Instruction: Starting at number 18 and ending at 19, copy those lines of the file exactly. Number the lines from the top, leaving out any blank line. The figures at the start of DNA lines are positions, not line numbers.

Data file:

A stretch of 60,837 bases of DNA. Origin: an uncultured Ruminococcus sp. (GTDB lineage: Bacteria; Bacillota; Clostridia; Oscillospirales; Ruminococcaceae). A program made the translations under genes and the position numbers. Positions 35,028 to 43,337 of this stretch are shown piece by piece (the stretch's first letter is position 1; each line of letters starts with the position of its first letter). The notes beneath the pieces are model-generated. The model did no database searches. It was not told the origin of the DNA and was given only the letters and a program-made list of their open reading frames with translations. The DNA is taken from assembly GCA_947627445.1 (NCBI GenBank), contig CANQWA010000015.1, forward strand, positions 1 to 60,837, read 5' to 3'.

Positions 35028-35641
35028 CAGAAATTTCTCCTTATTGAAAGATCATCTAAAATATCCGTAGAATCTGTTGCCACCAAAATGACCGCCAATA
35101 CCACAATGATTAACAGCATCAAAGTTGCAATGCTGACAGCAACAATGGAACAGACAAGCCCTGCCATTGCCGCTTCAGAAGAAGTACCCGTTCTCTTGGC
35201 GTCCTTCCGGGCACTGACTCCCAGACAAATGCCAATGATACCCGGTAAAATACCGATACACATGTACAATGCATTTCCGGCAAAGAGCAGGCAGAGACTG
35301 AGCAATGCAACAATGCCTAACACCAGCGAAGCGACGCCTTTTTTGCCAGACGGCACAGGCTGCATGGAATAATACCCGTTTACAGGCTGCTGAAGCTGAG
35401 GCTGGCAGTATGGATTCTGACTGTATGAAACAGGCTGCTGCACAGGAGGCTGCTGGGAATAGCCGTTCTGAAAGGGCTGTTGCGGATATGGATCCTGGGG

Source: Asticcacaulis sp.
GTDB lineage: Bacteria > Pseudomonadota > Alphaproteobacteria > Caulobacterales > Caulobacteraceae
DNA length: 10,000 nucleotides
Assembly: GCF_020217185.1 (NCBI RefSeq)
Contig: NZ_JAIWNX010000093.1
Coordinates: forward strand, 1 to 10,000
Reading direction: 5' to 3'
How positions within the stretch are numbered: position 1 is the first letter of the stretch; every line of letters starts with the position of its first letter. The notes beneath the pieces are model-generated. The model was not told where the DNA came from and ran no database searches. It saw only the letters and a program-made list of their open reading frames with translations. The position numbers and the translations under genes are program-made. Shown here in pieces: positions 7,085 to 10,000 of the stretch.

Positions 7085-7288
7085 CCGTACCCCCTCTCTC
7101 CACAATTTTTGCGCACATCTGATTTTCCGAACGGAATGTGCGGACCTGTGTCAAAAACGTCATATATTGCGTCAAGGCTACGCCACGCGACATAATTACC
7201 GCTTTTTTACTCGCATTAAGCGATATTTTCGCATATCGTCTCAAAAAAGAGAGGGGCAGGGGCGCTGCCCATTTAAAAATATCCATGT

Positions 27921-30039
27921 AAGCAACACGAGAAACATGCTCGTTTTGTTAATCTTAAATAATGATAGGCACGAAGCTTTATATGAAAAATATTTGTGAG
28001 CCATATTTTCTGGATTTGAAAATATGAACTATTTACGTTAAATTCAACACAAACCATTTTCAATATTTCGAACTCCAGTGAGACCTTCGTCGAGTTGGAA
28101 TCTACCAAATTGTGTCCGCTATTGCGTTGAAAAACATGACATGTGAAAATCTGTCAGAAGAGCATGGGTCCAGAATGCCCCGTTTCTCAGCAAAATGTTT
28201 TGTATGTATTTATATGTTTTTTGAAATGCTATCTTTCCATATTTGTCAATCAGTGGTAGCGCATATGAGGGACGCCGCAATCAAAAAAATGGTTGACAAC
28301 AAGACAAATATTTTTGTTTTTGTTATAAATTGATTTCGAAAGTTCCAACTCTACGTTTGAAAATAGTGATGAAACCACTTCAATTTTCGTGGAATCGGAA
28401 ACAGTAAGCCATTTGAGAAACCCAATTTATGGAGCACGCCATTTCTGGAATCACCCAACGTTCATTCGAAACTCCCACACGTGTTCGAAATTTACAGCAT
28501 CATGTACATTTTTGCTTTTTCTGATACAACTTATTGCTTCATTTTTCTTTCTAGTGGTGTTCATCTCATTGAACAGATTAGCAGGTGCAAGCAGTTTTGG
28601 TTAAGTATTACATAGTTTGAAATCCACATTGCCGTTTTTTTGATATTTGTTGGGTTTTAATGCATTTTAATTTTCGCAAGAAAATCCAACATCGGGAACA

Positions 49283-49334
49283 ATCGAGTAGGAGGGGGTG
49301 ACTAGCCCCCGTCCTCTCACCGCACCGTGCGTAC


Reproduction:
7101 CACAATTTTTGCGCACATCTGATTTTCCGAACGGAATGTGCGGACCTGTGTCAAAAACGTCATATATTGCGTCAAGGCTACGCCACGCGACATAATTACC
7201 GCTTTTTTACTCGCATTAAGCGATATTTTCGCATATCGTCTCAAAAAAGAGAGGGGCAGGGGCGCTGCCCATTTAAAAATATCCATGT